Court Approves $6.2M Distribution to 235 Former Sears Employees
On Feb. 5, the U.S. Equal Employment Opportunity Commission announced court approval of the distribution of a $6.2 million compensation fund in the landmark Americans With Disabilities Act (ADA) litigation between EEOC and Sears, Roebuck & Co. The distribution is being carried out pursuant to the terms of a consent decree approved by Federal District Judge Wayne Anderson on Sept. 29, 2009.
In its lawsuit against Sears, EEOC had alleged that Sears maintained an inflexible worker's compensation leave exhaustion policy and terminated employees instead of providing them with reasonable accommodations for their disabilities, in violation of the ADA. The case resulted in the largest ADA settlement in a single lawsuit in EEOC history.
Under the terms of the decree, EEOC provided claim forms to certain Sears employees who had been terminated under Sears' worker's comp leave policy. The claimants were asked to report to EEOC, among other things, the extent of their impairments, their ability to return to work at Sears, and whether Sears had made any attempt to return them to work. Based on these criteria, EEOC found that 235 individuals were eligible to share in the settlement. The average award was approximately $26,300. EEOC found more than 20 claimants to be ineligible. As with all EEOC litigation, none of the settlement fund will retained by the Commission; all of it will be distributed, EEOC said.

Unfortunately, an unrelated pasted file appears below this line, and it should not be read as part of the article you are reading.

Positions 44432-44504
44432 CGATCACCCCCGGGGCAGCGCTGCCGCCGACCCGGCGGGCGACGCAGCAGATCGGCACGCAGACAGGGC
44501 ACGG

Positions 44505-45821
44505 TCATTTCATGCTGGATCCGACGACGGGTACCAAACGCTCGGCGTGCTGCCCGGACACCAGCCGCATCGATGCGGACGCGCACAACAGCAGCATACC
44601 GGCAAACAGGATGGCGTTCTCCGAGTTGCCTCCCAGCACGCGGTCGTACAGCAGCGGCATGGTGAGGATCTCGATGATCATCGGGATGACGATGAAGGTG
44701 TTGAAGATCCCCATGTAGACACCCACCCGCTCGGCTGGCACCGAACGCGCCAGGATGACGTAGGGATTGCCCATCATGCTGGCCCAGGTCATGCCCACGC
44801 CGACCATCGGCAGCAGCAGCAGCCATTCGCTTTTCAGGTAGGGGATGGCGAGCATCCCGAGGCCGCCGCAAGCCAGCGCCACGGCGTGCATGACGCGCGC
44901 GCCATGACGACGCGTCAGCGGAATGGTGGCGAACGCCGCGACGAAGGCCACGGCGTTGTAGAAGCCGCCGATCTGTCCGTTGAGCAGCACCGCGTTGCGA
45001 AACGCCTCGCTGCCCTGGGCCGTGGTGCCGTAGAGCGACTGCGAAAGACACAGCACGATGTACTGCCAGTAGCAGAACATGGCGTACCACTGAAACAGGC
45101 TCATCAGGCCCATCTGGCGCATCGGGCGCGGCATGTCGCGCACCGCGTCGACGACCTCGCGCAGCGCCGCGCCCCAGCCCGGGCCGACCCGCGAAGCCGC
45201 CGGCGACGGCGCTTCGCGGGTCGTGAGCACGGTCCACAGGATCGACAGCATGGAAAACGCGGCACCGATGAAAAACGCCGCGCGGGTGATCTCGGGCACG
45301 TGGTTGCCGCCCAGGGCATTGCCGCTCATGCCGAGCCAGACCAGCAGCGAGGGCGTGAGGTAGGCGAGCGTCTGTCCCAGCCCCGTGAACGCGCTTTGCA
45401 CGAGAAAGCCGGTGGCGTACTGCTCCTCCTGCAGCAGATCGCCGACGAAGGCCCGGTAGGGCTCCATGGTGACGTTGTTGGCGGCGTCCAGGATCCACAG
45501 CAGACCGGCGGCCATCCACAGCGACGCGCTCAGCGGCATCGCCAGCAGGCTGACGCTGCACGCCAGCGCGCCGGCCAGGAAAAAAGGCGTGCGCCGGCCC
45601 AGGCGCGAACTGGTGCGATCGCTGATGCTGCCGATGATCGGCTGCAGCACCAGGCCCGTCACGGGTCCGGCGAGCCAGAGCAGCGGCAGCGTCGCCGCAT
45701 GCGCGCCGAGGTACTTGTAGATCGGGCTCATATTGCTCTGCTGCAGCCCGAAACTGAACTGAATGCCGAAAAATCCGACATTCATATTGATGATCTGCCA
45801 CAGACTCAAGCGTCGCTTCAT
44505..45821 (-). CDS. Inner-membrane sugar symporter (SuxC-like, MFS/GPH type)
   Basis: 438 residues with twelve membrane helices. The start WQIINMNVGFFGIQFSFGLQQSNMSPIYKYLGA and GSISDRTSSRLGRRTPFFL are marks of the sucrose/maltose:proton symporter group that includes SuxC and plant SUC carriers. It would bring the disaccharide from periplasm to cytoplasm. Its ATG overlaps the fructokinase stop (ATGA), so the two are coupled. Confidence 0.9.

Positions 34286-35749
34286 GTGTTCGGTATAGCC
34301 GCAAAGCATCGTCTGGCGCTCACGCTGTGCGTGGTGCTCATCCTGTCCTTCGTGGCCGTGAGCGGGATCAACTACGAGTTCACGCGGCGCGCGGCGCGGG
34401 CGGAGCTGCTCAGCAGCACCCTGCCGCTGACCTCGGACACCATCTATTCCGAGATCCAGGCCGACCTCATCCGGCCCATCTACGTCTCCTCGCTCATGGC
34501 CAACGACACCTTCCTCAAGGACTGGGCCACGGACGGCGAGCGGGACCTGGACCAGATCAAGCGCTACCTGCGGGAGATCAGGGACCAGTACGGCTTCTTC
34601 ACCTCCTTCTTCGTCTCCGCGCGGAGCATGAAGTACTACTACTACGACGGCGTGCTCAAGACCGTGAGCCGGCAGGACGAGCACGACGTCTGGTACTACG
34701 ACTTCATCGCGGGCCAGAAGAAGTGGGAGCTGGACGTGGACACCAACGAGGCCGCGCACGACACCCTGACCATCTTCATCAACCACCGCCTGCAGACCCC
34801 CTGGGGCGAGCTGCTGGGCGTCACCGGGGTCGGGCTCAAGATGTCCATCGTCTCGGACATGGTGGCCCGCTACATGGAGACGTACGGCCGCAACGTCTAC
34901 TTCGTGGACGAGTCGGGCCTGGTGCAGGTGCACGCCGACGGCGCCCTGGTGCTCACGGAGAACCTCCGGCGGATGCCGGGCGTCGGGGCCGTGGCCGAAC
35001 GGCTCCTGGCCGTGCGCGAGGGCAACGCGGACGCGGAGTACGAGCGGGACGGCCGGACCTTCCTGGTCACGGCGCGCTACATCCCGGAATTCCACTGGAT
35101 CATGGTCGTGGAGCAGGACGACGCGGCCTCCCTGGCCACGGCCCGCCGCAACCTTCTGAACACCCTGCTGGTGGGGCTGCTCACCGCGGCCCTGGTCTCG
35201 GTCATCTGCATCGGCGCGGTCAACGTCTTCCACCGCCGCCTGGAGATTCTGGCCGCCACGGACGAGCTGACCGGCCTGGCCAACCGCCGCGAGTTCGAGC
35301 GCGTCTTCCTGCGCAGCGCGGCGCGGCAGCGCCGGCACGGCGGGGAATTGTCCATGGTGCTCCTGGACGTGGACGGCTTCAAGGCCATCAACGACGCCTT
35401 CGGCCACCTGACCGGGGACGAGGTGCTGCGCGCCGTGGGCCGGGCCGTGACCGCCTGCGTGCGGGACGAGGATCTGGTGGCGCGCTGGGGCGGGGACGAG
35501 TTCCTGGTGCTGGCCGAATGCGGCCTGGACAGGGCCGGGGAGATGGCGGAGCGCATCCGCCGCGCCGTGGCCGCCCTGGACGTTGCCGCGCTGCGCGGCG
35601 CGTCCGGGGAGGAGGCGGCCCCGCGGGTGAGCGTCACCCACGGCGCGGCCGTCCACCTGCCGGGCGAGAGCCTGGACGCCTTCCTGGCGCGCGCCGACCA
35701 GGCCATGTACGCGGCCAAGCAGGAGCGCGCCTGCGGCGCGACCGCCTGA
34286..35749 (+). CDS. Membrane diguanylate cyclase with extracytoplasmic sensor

"It is a satisfying day indeed when victims finally receive compensation for the wrongful discrimination they have endured," said EEOC Acting Chairman Stuart J. Ishimaru. "The EEOC is pleased and proud that we fought long and hard on this case to protect the rights of workers with disabilities, and that many Sears employees will now benefit from our law enforcement efforts."
Chicago Regional Attorney John Hendrickson said, "The Sears case has been a long haul, but now it's over -- this is it. The court has enjoined future discrimination by Sears and approved the amount of money each class member will receive for the particular discrimination he or she suffered. Their day for compensation is here, and as far as the EEOC is concerned, that makes it a good day for everyone involved."
EEOC Trial Attorney Aaron DeCamp noted that, in addition to the disbursement of settlement funds, EEOC is seeing positive effects from the consent decree. "As a result of the decree, we believe Sears has an improved worker's compensation leave process, and it has posted notices regarding the decree. We know that employees have been seeing the notices because we've been receiving inquiries as a result. So we think it's pretty clear that our lawsuit genuinely benefited the employees of Sears and strengthened the company's human resources processes."
The lawsuit (EEOC v. Sears Roebuck & Co., No. 04 C 7282), filed in November 2004, was assigned to Federal District Court Judge Wayne Anderson of the Northern District of Illinois and Magistrate Judge Susan Cox. Anderson entered the order approving the monetary distributions on Feb. 4.